The Anchovies Sauce from Cetara is a translucent amber liquid obtained from the skilful seasoning and pressing of anchovies left to ripen with salt in special wooden casks.
The extract od anchovies is a genuine food, easy to digest and rich in vitamin A.
Amber in colour and balanced to the taste albeit rather strong, the Colatura di alici offers a rich bouquet of intense aromas associated with the Mediterranean.
DELFINO BATTISTA'S ANCHOVIES SAUCE: INGREDIENTS
Salted anchovy extract, salt.
WHY GUSTOROTONDO CHOSE DELFINO BATTISTA
Gustorotondo selected Delfino Battista for the authentic flavours and for the attention the company dedicates to the ingredients and to the production processes.
COLATURA DI ALICI DI CETARA DELFINO BATTISTA: THE MAKING
Colatura di alici translates to Dripping of anchovies (the Italian verb colare means to drip).
It is a typical and traditional specialty of Cetara, a translucent amber liquid obtained from the skilful seasoning and pressing of anchovies left to ripen with salt in special wooden casks.
The tiny silvery anchovies are alternately layered with salt inside small wooden casks called terzigni. The name terzigno (terzigni is plural) comes from the fact that the size of the cask is one third (in Italian un terzo) of a barrel.
Completed the layers, anchovies and salt are covered with a wooden disc, and a weight is put on it.
Due to the pressing and to the ripening of anchovies, a liquid is produced.
The liquid that is first produced is thrown away; the liquid produced when the anchovies are more ripe, instead, is collected and then poured back in the terzigno still full of the anchovies:
passing slowly through the various layers of anchovies and salt it will collect their organoleptic characteristics.
The liquid is then recovered through a small hole at the bottom of the terzigno and filtered.
The very essence of anchovy is ready.
COLATURA DI ALICI DI CETARA DELFINO BATTISTA: PAIRINGS
Colatura di Alici combined with a good olive oil can be used to season fresh or boiled (e.g. potatoes and broccoli) vegetables, cereal soups and fish dishes.
It also pairs greatly spaghetti in the classic recipe Spaghetti con colatura di alici.
SPAGHETTI WITH COLATURA DI ALICI
Spaghetti with Anchovies Sauce is an extremely simple dish. It can be cooked by anyone and it doesn’t take much time.
The spaghetti al dente and the strong flavour of the Colatura will bring you pure pleasure: here is an important part of the true essence of the magnificent culinary tradition of the Amalfi Coast.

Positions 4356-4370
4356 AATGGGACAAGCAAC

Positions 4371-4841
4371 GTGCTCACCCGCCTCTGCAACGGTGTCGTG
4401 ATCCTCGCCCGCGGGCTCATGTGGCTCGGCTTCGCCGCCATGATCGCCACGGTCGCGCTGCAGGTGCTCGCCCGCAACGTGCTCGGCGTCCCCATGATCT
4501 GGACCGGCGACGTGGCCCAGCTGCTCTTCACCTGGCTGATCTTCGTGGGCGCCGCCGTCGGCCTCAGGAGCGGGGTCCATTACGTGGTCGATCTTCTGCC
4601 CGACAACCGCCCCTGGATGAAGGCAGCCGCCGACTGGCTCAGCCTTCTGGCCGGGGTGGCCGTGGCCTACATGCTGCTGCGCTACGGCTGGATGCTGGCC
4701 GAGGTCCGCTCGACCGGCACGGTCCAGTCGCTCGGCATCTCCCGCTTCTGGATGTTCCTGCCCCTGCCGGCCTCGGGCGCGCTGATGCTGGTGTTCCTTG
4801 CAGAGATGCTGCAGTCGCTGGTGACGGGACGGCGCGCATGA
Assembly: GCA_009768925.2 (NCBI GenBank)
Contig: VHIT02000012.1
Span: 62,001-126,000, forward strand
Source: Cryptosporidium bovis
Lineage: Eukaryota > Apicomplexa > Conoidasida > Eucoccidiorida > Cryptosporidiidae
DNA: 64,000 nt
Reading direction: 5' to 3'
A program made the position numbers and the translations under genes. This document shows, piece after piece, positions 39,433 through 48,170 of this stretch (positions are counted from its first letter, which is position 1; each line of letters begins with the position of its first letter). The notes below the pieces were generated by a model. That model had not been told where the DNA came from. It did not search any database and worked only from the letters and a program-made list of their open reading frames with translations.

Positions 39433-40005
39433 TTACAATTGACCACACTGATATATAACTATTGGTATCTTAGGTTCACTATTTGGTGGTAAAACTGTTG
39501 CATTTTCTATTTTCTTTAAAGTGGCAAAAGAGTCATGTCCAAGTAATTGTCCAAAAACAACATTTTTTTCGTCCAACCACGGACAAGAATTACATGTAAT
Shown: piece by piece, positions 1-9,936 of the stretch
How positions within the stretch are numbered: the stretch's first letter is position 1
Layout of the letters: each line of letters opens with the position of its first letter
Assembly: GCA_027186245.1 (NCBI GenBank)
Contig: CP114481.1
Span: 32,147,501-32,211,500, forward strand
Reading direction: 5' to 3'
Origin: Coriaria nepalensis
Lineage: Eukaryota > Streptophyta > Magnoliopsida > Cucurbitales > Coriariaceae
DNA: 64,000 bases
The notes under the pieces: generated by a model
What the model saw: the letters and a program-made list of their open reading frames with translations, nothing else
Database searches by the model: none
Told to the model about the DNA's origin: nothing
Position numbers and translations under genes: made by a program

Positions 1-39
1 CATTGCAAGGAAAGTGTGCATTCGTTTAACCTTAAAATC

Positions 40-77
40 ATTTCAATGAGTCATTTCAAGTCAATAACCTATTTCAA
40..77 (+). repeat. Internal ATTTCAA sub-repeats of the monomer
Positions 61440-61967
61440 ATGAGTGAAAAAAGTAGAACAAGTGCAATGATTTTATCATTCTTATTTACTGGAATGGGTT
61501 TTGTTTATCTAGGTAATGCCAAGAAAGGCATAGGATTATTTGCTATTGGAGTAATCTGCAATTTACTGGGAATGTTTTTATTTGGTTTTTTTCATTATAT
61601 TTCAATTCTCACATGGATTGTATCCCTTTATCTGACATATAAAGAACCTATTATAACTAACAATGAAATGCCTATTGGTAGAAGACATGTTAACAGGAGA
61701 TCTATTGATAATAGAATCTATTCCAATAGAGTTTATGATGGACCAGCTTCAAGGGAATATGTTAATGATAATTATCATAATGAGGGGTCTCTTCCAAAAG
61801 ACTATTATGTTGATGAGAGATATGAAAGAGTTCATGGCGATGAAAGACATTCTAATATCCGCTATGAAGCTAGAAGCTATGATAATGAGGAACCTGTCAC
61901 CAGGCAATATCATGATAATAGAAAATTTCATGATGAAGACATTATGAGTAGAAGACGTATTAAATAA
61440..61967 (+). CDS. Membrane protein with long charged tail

- Chilli pepper
- Extra virgin olive oil
- Colatura di alici (Anchovies Sauce)
- Cook the pasta in unsalted boiling water (the Alici sauce is enough salted!)
- Meanwhile, chop some parsley, garlic and peperoncino (optional) and put them in a pan. Add two tablespoons of extra virgin olive oil per person and half a tablespoon of Delﬁno Battista colatura di alici di Cetara per person.
- Drain the pasta when it is al dente and add it to the pan with a little of pasta-cooking water
- Add parsley
- Mix well, and serve!
DELFINO BATTISTA: TRUE FLAVOURS OF THE AMALFI COAST
Just after the Second World War Pasquale Battista opened a small food laboratory where he worked with passion and pride, mainly producing preserved anchovies.
During the 1990s Pasquale Battista’s sons took over the the activity, and they are now carrying on the tradition of preserving anchovies thanks the expertise and teaching of their father.
Delfino Battista processes the ingredients with care and patience, and some parts of the process, as packaging, are done by hand.
All Delfino Battista’s products are chemical and additive free, keeping intact quality and flavours.
The highly-selected ingredients and the careful workmanship guarantee genuine products, suitable for a healthy and balanced diet.
Delfino Battista’s story is deeply rooted in a delightful, small fishing village of the Costiera Amalfitana, Cetara.
In Ancient times, many Mediterranean places were called Taricheiai (in Greek) or Cetaria (in Latin). The name derives from the fact that in those places there were places for the processing of fishes: cetariae were basins which were used in the production of fish sauces or other salted fish products.
In the Middle Ages nearly all the Roman processing places became tuna-fishing plants and the production of garnishes and dressings became much less popular. In Cetara, Delfino Battista still carries on the tradition of fish processing and producing gourmet delicacies.